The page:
MexaBlood won a brutal four-way ladder match at TripleMania to get this championship match. Everett & DJZ lost that match. Both are getting the same shot by AAA logic. At this point, I think I’m just writing this preview to document how nonsensical AAA booking has become.

Or maybe this is all a cry for help.

Everett & DJZ are theoretically here as Impact representatives. Only Everett’s left Impact since the match was announced and DJZ hasn’t been used there for months. With Everett announced as appearing in Ring of Honor, this could be the final match for the short-lived Z & E team.

Rey Escorpion & Texano have the look of a great basing team. They’ve infrequently lived up to that potential in this tag run. Their matches are much basic heel antics and heavy interference of unexplained second Samoano than action. This looks on paper like it might be a show stealer given the level of the two tecnicos, but history says not to get your hopes up too much.

The US team would’ve been unlikely to win under any circumstances. Flamita & Bandido are part-timers in AAA and are off to Dragon Gate soon after this show, which means the outcome should be obvious. Except that’s not how titles seem to work in AAA. Sammy Guevera won the AAA Cruiserweight Championship at TripleMania, hasn’t wrestled in AAA since, and – given his own Japan tour – won’t be back in AAA this year. As noted, Fenix is the heavyweight champion and he’s not around. Mexablood winning the tag titles and disappearing would fit right in.

La Parka, Chessman, Pagano, Hijo Del Vikingo, Súper Fly, Parka Negra, Hijo del Fantasma, Dragón Bane, La Máscara, Averno, Australian Suicide, Angelikal, Niño Hamburguesa in the Copa Antonio Pena

AAA’s annual match to honor its founder is usually held under Royal Rumble rules, though it hasn’t been specially made clear this year. The people in this match include most everyone who has nothing to do. That includes TripleMania loser Hijo del Fantasma, who’s been given a new faction and a new look, and no particular purpose. A win here might give him one, but Fantasma won this same match last year and is unlikely to do it the same. The default pick is usually La Parka, but he’s finally been downplayed the last few months. Pagano has taken over his role as a #2 face behind Psycho Clown and hasn’t won this yet. It’s probably his time.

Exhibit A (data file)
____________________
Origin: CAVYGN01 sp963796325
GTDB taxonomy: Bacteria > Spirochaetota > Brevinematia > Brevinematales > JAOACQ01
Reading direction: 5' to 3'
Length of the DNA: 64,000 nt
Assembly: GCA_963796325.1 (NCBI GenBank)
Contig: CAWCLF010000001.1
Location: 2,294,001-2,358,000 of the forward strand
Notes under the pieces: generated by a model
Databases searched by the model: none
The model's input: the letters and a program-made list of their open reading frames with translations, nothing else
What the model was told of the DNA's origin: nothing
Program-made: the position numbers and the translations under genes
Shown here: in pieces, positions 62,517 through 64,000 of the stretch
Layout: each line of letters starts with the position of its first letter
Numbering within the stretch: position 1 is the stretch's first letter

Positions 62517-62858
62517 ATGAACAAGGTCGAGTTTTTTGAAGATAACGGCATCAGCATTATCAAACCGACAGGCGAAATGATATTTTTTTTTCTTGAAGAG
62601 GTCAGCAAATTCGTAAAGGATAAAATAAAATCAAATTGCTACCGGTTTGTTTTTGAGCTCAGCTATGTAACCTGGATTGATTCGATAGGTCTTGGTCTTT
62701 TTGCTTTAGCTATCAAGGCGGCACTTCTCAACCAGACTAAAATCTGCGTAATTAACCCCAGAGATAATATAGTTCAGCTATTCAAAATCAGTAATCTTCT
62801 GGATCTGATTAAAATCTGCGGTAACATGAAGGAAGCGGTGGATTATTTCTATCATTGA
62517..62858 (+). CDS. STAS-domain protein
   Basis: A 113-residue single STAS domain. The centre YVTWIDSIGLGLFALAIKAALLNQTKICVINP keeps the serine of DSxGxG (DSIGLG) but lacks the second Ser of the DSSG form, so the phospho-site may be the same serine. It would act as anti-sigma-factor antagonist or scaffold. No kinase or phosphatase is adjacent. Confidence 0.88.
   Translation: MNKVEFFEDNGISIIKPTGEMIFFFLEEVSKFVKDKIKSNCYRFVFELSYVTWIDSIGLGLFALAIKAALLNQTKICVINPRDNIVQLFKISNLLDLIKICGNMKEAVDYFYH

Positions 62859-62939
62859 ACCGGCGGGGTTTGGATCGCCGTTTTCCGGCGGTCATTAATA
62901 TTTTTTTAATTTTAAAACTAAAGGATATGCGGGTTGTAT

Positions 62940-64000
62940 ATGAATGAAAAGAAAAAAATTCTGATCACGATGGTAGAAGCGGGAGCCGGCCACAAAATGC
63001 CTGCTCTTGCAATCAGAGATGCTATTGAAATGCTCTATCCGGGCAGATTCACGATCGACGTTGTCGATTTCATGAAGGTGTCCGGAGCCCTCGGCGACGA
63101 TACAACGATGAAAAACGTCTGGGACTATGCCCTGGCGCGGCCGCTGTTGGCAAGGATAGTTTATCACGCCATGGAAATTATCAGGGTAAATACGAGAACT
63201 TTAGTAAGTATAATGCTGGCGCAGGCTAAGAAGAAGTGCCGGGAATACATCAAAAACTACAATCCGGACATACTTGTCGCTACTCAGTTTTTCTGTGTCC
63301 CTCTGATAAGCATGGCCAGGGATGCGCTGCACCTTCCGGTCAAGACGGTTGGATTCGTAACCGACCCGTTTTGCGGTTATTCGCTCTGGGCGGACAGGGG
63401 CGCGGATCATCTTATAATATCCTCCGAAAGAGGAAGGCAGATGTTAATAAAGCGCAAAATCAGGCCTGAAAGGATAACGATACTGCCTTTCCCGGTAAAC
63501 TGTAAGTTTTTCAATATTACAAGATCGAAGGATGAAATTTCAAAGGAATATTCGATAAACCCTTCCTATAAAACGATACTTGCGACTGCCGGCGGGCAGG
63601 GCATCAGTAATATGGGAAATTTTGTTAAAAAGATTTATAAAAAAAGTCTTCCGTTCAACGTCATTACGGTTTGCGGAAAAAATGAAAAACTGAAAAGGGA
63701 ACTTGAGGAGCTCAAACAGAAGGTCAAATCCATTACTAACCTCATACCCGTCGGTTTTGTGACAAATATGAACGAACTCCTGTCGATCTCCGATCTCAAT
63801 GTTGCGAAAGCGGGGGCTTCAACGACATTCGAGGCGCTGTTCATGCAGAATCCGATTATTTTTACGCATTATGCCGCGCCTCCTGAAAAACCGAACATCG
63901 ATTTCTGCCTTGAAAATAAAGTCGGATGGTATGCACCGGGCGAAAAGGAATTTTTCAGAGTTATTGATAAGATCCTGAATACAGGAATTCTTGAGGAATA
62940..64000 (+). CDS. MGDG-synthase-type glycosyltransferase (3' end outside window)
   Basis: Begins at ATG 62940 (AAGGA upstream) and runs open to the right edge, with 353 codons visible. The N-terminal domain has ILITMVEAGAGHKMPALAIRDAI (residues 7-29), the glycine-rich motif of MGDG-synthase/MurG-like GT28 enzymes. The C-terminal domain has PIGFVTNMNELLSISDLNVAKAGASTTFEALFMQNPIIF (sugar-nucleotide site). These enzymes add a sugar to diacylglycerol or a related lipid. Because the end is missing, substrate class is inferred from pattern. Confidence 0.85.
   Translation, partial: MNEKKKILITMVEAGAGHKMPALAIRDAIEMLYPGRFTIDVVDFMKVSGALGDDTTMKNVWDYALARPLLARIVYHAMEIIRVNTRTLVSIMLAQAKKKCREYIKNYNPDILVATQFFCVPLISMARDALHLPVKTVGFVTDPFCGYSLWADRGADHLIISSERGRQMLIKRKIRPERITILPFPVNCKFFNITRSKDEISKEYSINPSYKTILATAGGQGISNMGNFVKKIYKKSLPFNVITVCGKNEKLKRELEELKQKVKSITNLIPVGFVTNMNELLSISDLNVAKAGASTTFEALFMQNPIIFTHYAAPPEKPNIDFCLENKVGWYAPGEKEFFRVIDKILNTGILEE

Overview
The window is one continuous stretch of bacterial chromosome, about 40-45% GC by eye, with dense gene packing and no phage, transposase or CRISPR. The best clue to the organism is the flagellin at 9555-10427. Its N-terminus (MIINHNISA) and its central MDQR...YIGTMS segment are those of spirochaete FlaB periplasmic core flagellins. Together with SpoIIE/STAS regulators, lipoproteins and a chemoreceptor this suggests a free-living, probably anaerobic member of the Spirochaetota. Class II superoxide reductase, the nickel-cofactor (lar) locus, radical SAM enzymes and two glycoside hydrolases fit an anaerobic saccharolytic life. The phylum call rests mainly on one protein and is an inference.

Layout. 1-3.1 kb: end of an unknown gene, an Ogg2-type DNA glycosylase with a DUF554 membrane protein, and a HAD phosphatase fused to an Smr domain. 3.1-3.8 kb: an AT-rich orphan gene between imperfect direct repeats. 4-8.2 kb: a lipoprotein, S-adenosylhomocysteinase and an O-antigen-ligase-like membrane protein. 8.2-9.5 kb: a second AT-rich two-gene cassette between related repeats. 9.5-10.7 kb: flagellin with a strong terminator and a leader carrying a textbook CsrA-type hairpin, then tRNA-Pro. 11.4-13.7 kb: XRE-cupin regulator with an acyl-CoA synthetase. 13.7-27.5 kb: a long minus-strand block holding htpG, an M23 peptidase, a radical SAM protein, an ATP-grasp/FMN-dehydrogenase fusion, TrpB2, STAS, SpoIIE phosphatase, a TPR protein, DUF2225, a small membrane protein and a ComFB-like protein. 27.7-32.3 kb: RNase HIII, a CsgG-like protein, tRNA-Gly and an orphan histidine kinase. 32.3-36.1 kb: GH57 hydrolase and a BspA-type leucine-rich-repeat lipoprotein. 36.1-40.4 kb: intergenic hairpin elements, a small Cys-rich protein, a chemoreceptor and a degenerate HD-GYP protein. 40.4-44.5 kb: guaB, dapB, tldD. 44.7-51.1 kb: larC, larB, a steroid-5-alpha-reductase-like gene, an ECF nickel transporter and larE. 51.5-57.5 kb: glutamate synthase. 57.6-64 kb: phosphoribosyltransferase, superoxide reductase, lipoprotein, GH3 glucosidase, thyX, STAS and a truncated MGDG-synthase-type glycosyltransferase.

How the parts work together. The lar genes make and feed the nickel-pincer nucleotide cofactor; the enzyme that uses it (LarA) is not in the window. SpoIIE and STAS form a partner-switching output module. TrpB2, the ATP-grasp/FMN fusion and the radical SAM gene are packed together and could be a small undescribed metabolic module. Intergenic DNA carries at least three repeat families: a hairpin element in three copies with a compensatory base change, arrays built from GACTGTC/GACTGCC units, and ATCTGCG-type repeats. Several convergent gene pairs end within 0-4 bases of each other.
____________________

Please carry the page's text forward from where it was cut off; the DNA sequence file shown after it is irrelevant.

Dragon Bane is the unknown name to watch in this tournament. Hijo del Vikingo might be a bit better flyer. Dragon Bane’s had the better year of matches. Bane’s had the freedom to wrestle Mexico City indies and getting to wrestle other high flyers the same time as Vikingo’s been working AAA C-house shows. Dragon Bane has a good case for a Wrestling Observer Newsletter rookie of the year votes, though the rules of the WON rookie of the year eligible people like Bane will be obscure to actual get votes. This match is going to be exactly as good as these guys get time to work with rudos like Parka Negra, Super Fly, and Averno.

Murder Clown & Psycho Clown vs ? & Killer Kross

Murder Clown & Killer Kross are both tall guys, so the rules of lucha libre means they must feud. Or, in this case, they must stare at each other to tease a fight for months before AAA gets around to actually having them fight book it. AAA wasn’t actually going to do it here either: this match was originally Kross & Murder vs Psycho & LA Park, teaming people meant to feud for no good reason. LA Park & his son have since vanished from this card, something LA Park has acknowledged but obstinately refused to explain. Park out of AAA for any length of time has much more consequences than this soon to be forgotten tag match: LA Park vs Dr. Wagner is already the main event for the 2019 version of TripleMania unless LA Park is also already out of AAA. It’s LA Park, so anything is possible.

The mystery person possibly in his place looks to be Blue Demon. Demon has been announced as a appearing on this show in some way. Demon was a surprise fill-in for a no-showing Dr. Wagner on a recent AAA TV taping, turned rudo on Psycho Clown, and then cut a promo on Psycho, so he’d fit right in. If LA Park’s absence is more than temporary, Demon might also fit into that TripleMania main event.